Naperville Estate Planning Lawyer Discusses the Distinctions Between a Will and an Estate Plan

will, Naperville estate planning lawyersWhen some people hear the terms estate plan, wills, trusts, or end-of-life planning, their eyes glaze over. The subject of estate planning can be overwhelming because it is a multifaceted topic which covers many aspects of financial and healthcare planning, but also because it is often uncomfortable to talk about what will happen after you pass away. However, having an estate plan in place gives you control over the distribution of your assets, your legacy wishes, and can even help some pay less in taxes, fees, and court costs.

As an estate planning attorney, I have helped countless clients overcome their reservations and develop comprehensive plans that protect their families, both now and in the future. I am also aware that many people often have similar questions regarding the estate planning process. One of the most common involves the difference between a complete estate plan and a will.

Important Differences

A last will and testament is a document which designates how an individual’s assets will be distributed to heirs after he or she passes away. A will can also appoint guardianship of children should a parent pass away while they still have young children. It is important to realize that a will is only part of a more comprehensive estate plan.

There are some assets and property that a will alone cannot address. For example, a will cannot include directives about joint tenancy property, property in a living trust, life insurance proceeds that have a beneficiary, retirement plan proceeds, stocks and bonds held in beneficiary, or proceeds from a payable-on-death bank account. A will is not the appropriate place to document any wishes or instructions for one’s funeral and burial because often, a person’s estate is not settled until after the funeral has taken place. Finally, a will also cannot be used to avoid estate taxes or probate the way other estate planning tools can.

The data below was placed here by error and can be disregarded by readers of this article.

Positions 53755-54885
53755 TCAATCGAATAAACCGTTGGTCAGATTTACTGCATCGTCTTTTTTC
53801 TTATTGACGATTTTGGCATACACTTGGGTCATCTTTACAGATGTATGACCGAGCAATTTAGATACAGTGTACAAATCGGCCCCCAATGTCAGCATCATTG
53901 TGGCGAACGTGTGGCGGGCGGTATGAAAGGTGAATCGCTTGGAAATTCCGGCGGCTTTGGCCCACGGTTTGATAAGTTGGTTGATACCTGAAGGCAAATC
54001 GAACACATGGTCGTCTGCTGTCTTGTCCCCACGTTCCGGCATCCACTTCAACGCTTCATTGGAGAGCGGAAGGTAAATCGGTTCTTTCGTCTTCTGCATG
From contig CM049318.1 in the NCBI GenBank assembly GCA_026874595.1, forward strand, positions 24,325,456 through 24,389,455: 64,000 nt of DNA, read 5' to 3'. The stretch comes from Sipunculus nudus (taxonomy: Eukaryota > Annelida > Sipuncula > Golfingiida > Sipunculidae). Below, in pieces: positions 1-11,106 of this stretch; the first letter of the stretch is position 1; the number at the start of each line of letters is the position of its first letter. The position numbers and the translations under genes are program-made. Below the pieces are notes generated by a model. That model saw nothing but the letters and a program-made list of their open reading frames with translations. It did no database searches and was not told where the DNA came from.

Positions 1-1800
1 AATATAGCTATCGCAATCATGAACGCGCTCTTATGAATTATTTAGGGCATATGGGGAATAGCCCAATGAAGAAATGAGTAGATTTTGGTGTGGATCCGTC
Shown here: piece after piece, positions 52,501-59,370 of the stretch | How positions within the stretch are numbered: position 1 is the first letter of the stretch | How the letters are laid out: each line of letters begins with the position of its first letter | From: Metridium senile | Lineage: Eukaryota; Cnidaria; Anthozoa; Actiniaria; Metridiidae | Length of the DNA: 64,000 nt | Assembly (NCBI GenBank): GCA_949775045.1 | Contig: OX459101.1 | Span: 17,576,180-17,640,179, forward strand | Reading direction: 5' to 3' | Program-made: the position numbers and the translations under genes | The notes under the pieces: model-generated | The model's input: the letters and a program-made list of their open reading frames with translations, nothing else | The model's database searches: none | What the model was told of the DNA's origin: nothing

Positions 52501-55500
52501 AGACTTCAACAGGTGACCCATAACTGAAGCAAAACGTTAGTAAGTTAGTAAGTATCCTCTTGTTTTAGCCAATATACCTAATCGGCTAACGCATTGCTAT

Powers of Attorney, Living Wills, and Trusts

In most cases, a comprehensive estate plan should include much more than just a will. Designating a power of attorney is a very important step in estate planning. If you ever become incapacitated by illness or injury and cannot make financial or health-related decisions on your own, a power of attorney allows you to select a person you trust to make them on your behalf.

A living will allows you to specify what your health care wishes are for your end-of-life care. For example, a living will is used to declare your desire to not have life-prolonging measures taken in the event of brain death or terminal illness. A living will is very important for those with families because it lessens the decision-making burden on them should you become terminally ill.

A living trust is another option for those who wish to pass property and assets to individuals or organizations after they pass away. There are many benefits to using a living trust. For example, assets do not have to go through probate proceedings to pass to heirs which can save time and money. Also, trusts can be confidential because they are not publicized by the probate process the way wills are.

Call Us Today

If you have questions about estate planning, contact an experienced Naperville estate planning lawyer to get the answers you need. Call The Gierach Law Firm at 630-756-1160 for a confidential consultation today.

 

Sources:

Forbes

CNN Money